Scholars call out Russian persecution of Jehovah’s Witnesses

  |  Source: Religion News Service

Only about 1 percent of the Russian population is Protestant; the majority religion is Russian Orthodox Christian. St. Basil’s Cathedral at Red Square in Moscow is pictured. (RNS photo courtesy of REUTERS/Maxim Zmeyev)

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VILNIUS, Lithuania (RNS)—An international group of religion scholars—including a Baylor University professor—is calling on President Vladimir Putin and his administration to end the persecution of Jehovah’s Witnesses in Russia.

The scholars’ statement, released Oct. 1, followed the Center for Studies on New Religions’ one-day conference, “Jehovah’s Witnesses and Their Opponents: Russia, the West, and Beyond,” held online from Vilnius, Lithuania.

“As institutions and individuals concerned with religious freedom, we have followed the events in Russia with increasing alarm,” the center’s statement reads.

Among those events is a reported armed raid of 110 homes of Jehovah’s Witnesses in Russia’s Voronezh region in July that the scholars call the “largest number of coordinated raids on Jehovah’s Witnesses in modern Russia” and an “escalation” in the persecution of Witnesses in the country.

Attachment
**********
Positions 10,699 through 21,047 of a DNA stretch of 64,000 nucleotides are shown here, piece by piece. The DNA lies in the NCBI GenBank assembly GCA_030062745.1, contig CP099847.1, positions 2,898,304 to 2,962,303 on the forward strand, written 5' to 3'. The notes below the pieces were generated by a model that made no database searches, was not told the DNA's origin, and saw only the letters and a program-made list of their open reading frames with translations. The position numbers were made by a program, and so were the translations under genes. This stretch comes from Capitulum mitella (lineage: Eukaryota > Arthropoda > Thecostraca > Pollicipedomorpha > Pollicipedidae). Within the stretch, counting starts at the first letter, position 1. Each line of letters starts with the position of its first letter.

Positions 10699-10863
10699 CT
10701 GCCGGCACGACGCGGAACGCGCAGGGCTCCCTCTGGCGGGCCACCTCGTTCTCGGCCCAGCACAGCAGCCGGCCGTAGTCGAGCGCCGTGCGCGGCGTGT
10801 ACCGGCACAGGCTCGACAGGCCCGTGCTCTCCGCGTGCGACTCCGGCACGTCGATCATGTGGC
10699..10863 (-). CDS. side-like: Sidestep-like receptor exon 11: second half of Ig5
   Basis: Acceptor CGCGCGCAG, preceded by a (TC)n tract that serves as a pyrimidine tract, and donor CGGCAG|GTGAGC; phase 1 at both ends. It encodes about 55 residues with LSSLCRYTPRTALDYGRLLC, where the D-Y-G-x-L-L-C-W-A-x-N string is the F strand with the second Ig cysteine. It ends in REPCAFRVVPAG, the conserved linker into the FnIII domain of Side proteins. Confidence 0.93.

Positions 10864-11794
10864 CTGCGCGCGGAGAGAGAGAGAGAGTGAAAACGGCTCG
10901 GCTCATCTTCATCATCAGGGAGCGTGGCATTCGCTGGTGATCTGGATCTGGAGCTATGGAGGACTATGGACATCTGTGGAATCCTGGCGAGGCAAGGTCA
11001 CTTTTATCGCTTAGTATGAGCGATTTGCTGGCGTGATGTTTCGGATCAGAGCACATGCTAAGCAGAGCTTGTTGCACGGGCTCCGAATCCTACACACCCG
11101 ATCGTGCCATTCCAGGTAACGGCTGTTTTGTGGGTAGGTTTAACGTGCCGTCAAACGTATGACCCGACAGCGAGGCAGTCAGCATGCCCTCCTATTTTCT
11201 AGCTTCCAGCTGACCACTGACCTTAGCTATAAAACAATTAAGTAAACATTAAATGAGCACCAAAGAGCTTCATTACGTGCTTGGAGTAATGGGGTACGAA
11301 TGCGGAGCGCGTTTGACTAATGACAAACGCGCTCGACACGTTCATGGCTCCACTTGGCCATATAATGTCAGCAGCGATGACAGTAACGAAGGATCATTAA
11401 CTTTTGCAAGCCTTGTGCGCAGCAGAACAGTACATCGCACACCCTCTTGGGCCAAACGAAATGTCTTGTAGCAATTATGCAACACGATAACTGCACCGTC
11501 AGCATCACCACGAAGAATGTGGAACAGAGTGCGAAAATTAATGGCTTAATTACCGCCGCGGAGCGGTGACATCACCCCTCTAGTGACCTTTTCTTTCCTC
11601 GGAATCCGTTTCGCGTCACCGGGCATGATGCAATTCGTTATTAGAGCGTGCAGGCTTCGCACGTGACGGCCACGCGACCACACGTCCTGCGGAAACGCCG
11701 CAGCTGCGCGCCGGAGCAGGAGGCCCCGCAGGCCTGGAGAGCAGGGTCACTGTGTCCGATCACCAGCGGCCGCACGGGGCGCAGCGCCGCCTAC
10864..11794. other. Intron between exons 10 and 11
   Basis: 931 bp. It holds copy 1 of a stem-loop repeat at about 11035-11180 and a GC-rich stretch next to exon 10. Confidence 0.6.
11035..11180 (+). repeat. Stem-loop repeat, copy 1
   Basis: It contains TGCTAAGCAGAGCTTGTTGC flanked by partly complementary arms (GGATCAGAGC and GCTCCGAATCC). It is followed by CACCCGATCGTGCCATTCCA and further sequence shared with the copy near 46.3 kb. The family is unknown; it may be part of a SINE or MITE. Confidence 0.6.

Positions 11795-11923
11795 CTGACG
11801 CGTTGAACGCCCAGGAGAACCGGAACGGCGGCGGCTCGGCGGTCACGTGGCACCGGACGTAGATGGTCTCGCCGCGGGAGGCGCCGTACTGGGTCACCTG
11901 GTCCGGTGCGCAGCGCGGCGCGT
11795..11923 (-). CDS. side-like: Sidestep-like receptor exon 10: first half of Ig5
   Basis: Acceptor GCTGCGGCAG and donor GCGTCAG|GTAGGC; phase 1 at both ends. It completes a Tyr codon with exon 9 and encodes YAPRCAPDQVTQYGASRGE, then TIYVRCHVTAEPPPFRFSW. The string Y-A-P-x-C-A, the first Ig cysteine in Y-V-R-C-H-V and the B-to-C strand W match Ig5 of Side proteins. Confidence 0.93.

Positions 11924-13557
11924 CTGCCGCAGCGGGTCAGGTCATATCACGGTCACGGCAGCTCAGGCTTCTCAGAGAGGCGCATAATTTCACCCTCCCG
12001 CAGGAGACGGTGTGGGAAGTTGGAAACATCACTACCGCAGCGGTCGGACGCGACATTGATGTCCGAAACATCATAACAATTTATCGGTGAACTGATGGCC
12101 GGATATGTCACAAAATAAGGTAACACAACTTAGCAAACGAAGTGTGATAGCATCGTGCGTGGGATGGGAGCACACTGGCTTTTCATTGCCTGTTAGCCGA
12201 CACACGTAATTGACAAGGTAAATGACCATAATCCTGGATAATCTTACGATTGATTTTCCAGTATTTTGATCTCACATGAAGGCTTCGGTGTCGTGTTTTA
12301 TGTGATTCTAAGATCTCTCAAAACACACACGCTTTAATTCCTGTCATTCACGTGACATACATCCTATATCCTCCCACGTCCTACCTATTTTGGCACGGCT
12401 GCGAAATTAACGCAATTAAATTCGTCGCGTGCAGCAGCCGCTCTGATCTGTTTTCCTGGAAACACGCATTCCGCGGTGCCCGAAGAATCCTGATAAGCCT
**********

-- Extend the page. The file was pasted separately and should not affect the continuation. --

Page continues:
More than 170 Jehovah’s Witnesses have reportedly been imprisoned or put in pre-trial detention in Russia since 2017 for practicing their faith.

That’s when the Russian Supreme Court labeled Jehovah’s Witnesses an “extremist” group. Witnesses are a religious minority in the country, where the Russian Orthodox Church has the backing of the state.

“We are left with the impression that Jehovah’s Witnesses in Russia are being punished for their success in gaining new adherents, and because they are perceived as a ‘foreign’ religion. Freedom to proselytize and to persuade members of other religions is, however, an integral part of freedom of religion under Article 18 of the Universal Declaration of Human Rights,” the statement reads.

Signers include conference speakers J. Gordon Melton of Baylor University’s Institute for Studies of Religion in Waco; Massimo Introvigne of the Center for Studies on New Religions in Torino, Italy; Raffaella Di Marzio of the Center for Studies on Freedom of Belief, Religion and Conscience in Rome; and other international scholars of religion.

There are an estimated 175,000 Jehovah’s Witnesses in Russia.

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Jehovah’s Witnesses are not recognized as Christian by Orthodox and some other Christian traditions, primarily because they do not believe in the Trinity. They also do not salute the flag, bear arms or participate in politics.

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